Tales from

the Loir

A Weekly Column

January 10, 2001 - Muscadet

One of my shining moments as Cave Dweller came last year about this time. Monsieur Jean invited me down to his cave for a p'tit verre, I contributed a bottle of Muscadet sur lie that my friends from Nantes had brought me the week before. Jean was very impressed with the Muscadet. He said it was très délicat et très fin. As we were praising this bottle, Gilbert came by and he was also impressed with it. Gilbert who is usually in a hurry to get back to work asks for another glass. When you don't want too much wine you lift your glass to lift the spout of the bottle. Gilbert did something that I have never seen before. As Monsieur Jean was pouring, he looped his forefinger over the spout of the bottle to keep him from stopping the pour. This very delicate wine from Nantes created a festive atmosphere and resulted in a prayer from Monsieur Jean. While lifting his glass above his head he recited his mass: Il est clair; il n'y a pas de dépôt; tu n'en veux pas; toi non plus. Amen à boire. It's these sorts of moments that make wine more than a beverage.

I generally find that wines of a specific region taste better when you are in that region. A rosé from Provence is not near as good when consumed in the colder climates of the north of France. A gamay from the Touraine wouldn't be right on the beaches of the Mediterranean and you wouldn't want to drink a Bordeaux in Burgundy. Wines reflect the terroir of their regions and always taste better in their proper atmosphere. The one wine that might be an exception is Muscadet. It can be found on every wine list in France and it is even available in the States. Its terroir is connected to the sea so every menu with seafood is complimented by the Muscadet wine. It is the most popular white wine in France. Over 100 million bottles are sold each year.

The best of this wine is the Muscadet sur lie. It is made by leaving it in the barrel with its dregs. Normally wine is separated from its dregs at least three times by drawing off the wine in the top of the barrel and allowing it to age in clean barrels. By leaving the wine in the barrel on top of its dregs(lie), the best and most natural wine is produced. It also allows early bottling which produces a light carbonation in the form of microscopic bubbles that give the wine a special freshness.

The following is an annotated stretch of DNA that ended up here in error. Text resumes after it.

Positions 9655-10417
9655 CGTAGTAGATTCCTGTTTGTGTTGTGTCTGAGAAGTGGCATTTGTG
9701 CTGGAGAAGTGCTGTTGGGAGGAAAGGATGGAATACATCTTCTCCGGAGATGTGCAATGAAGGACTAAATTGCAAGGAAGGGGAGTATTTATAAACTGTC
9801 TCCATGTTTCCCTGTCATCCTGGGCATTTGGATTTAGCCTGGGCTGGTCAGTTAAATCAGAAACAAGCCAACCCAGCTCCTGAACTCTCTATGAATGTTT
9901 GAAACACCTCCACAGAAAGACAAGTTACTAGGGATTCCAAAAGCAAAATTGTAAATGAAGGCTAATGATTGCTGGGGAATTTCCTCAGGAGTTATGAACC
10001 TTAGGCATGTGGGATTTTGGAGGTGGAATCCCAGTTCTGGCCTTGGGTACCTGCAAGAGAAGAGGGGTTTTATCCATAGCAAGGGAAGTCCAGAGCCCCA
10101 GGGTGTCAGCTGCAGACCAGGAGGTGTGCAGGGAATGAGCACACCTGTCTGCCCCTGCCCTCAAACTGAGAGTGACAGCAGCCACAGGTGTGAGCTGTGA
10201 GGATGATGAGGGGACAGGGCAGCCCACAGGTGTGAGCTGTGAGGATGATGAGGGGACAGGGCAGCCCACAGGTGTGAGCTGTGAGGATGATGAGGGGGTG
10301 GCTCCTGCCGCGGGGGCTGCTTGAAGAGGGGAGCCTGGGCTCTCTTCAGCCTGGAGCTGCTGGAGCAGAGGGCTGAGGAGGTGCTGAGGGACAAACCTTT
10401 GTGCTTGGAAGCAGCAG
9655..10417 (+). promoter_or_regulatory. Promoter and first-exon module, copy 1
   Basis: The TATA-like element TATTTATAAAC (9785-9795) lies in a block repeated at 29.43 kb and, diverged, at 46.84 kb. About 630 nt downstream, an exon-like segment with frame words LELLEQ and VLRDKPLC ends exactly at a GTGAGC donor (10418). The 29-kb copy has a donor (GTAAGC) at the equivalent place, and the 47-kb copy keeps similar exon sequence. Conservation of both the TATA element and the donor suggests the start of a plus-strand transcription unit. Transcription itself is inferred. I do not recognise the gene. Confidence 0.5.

Like many good things in France, there is an ancient tradition behind the sur lie method of making wine. When a wine maker's daughter became engaged to be married, he would set aside a barrel for the wedding called the barrique de noce. This barrel was set aside for the wedding guests and allowed to ferment on its lies. The wine turned out to be so good that this method became a tradition with the Muscadet wines.

It has been AOC wine since 1937 and is made with a grape called melon de Bourgogne. It is a hardy variety of grape that is well suited to the regional terroir and the rugged climate of the nearby Atlantic Ocean. About half of its production is exported. As I glance down at another glass of muscadet and admire its pale yellowish gold that picks up reflections of green as I swirl it in my hands I can't help but remember and smile.

Subscribe to receive Tales From the Loir Weekly by Email
January 3, 2001 - Ode to Protein
December 27, 2000 - Summer Dreaming: Escargot
December 20, 2000 - Let Them Eat Cake
December, 13 2000 - Back to France
November 29, 2000 -Beignets Aux Fleurs d'Acacia
November 15, Thanksgiving
November 8, Pouse D'Epine
November 1, 2000 Col de Vence: A day on the Moon
October 25, 2000 Cult of the Black Virgin
October 18, 2000 Harvesting Grapes by Hand
October 4, 2000 Provence: All Good Things

 

 

       

Home Page

Books

Internet Column

Wine Stories & Recipes

Virtual Cave Tours
About Author

Sign our Guest book or Look at Site Map or Links Page

This site and all its contents are copyrighted ® 2000 William Glover. All rights reserved.